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2012年10月31日 (水)


Originally ‘chanko’ means diets for sumo wrestlers.  Chanko-nabe is a protein-rich dish eaten by them.  In a big pot, many kinds of vegetables, chicken and tofu are cooked in chicken broth.  It’s seasoned by soy sauce (with rice wine and sake), or miso (soy bean paste) or salt.  Any vegetables you like or you have in a frige is fine for vegetables, giving some examples, bean sprout, enoki mushrooms, cabbage, nira (Chinese chive), and green onions are popoular.  Besides tsukune (meatballs made mainly by minced chicken, green onion and ginger juice) , chicken wings and pork belly make the soup rich.

I was considering this dish for a lesson menu.  But it looked like stew to my British husband’s eyes, saying it’s not rich enough for stew, though it's really not.




2012年10月29日 (月)

Miso soup with pork and root vegetables (buta-jiru)/豚汁

Miso soup is a must on Japnaese table.  Vegetables, seaweed, tofu, and deep-fried tofu are common ingredietns for the soup, but miso soup can be made with fish, clam, or meat.  Then, the soup is called differently: ‘ushio-jiru’ (fish, clam), ‘buta-jiru (pork) and such.

Though buta-jiru is a kind of miso soup, the method is not the same.  You use root vegetables, stir-fry them first to remove excessive water in vegetables and coat them with oil, while you can use any kind of vegetables and pour them, without stri-frying, in boiling soup stock for miso soup.  Proper potion of fat in sliced pork belly adds the flavor to the soup.




2012年10月28日 (日)

Tunips, and a steamed tilefish coated with grated turnip in sauce (kabura-mushi)/蕪と蕪蒸し

At this time of year, turnips, which look similar to Japanese turnips (kabu), are at supermarkets here.  Compared to Japanese turnips, the skin is thicker and the flesh has less moisture. Kabura-mushi is a steamed dish that fish is coated with grated turnip and comes with thick sauce.  This is my favorite winter dish.

As turnips’ skin has lots of fibers just under the skin and it makes the texture worse, peel the skin thickly in preparing them.




2012年10月27日 (土)

Rice with pine mushrooms/松茸ごはん

Matsutake (pine mushrooms) is an autumn delicacy in Japan.  While Japanese people value its flavor, it seems people in western countries find it stinks.  I remember a TV program years ago that they interviewed Finnish in Finland about matsutake.  They’re puzzled and common comments were: Why Japanese thinks it’s flavory?  Why is this expensive?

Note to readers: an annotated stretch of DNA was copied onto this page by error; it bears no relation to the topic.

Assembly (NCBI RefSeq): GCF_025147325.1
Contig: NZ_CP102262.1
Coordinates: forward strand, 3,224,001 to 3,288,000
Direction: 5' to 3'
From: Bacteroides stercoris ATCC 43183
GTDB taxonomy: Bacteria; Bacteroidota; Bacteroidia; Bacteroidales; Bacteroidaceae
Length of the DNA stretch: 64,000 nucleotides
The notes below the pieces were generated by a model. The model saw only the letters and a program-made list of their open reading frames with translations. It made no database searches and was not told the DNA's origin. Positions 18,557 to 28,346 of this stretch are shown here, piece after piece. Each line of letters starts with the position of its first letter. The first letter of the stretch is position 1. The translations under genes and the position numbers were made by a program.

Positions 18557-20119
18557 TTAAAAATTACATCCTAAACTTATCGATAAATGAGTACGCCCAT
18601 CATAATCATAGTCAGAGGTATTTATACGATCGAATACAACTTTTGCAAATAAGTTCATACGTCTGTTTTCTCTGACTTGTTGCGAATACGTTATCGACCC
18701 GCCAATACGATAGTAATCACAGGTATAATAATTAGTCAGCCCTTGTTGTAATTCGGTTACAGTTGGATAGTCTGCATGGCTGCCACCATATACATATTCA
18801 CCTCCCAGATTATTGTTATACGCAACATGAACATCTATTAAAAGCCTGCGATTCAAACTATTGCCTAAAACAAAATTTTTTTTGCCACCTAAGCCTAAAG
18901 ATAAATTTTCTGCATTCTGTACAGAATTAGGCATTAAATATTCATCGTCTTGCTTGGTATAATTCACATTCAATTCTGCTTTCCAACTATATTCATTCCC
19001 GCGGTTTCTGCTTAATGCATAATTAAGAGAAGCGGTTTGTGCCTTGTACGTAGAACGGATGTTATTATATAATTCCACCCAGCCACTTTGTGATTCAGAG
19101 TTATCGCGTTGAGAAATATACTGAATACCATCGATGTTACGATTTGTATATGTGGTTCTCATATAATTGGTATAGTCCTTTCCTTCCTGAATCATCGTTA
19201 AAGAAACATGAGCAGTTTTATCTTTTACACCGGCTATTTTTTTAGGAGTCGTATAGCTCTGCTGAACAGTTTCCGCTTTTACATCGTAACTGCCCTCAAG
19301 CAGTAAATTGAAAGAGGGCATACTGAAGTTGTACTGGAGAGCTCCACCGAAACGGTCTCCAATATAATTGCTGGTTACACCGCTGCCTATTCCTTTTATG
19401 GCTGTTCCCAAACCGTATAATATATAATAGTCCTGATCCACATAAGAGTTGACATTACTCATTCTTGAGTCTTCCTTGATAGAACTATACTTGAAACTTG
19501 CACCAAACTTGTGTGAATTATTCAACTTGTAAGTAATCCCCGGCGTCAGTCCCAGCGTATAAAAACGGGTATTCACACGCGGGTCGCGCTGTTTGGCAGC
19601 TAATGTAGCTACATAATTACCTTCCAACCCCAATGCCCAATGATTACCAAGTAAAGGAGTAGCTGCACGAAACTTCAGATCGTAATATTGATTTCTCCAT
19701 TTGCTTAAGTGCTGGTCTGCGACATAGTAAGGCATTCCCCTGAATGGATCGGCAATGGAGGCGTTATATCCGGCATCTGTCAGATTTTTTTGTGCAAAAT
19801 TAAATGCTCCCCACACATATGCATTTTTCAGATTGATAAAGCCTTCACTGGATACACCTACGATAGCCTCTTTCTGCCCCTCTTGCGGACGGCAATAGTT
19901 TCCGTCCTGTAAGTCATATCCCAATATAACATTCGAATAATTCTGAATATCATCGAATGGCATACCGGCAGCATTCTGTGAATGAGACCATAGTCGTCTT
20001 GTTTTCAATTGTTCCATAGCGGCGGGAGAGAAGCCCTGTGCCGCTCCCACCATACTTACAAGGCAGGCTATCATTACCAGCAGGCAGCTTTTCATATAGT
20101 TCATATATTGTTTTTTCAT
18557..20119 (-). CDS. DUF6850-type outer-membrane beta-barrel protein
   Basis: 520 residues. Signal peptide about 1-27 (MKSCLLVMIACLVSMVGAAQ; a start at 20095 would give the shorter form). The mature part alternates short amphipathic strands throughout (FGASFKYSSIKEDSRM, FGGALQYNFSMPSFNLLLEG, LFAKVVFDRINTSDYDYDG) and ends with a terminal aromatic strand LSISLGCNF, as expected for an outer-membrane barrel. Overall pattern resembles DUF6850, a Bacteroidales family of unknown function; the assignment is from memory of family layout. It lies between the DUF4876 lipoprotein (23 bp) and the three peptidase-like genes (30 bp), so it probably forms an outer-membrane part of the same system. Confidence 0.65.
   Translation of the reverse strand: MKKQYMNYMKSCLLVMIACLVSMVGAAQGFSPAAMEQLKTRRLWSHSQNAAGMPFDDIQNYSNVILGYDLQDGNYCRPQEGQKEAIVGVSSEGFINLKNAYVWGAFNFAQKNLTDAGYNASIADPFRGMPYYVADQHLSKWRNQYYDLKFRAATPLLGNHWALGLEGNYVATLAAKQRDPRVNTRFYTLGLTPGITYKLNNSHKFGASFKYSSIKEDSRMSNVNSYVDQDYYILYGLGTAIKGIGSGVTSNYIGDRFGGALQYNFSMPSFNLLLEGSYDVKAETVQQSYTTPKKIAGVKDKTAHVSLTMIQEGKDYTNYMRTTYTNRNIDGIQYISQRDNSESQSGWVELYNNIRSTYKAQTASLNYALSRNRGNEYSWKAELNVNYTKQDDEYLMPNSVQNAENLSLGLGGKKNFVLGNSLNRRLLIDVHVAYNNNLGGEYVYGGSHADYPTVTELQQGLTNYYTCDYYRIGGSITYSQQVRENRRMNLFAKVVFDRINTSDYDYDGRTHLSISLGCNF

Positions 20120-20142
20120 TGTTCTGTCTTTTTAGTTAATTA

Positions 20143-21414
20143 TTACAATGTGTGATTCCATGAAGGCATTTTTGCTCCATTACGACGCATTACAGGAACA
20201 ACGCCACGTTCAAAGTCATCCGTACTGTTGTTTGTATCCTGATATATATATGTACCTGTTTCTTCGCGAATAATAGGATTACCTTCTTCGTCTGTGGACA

My parents, who were visiting us last month, brought a lot of foods, and one of them was a rice mixture with matsutake.  I know I love it, but I wonder my British husband will think as Finnish did. Such worry was gone, when he said his ‘yummy scrummy’ and had a second help.

In choosing matutake, pick up the one whose cap is closed, whose stem is thick, and whose color is light.  In preparing it, don’t wash it with water but just wipe with damp cloth (this can be applied to most of mushrooms), and its flavor and ‘umami’ increases if pre-grilled.





2012年10月25日 (木)

Japanese vegetables overseas/海外の日本野菜

I wrote about Japanese sweet potatoes a little bit yesterday.  You can find vegetables with Japanese names overseas.  “Shiitake” has become a common mushroom as “shiitake mushrooms”, and you can get “shimeji” (known as “shimeji mushrooms”) and “enoki” (known as “enoki mushrooms”) too. 

Butter squash, not “pumpkin”, is common in the U.K.  It’s gourd-shaped and has more moisture, compared with Japanese pumpkin.  Pumkins are harvested in summer and the sweetness increases while in storage.  Now they’re coming to the market (partly due to Halloween), and Japanese pumkins are being sold as “kabocha pumkin” (“kabocha” is a pumking in Japanese).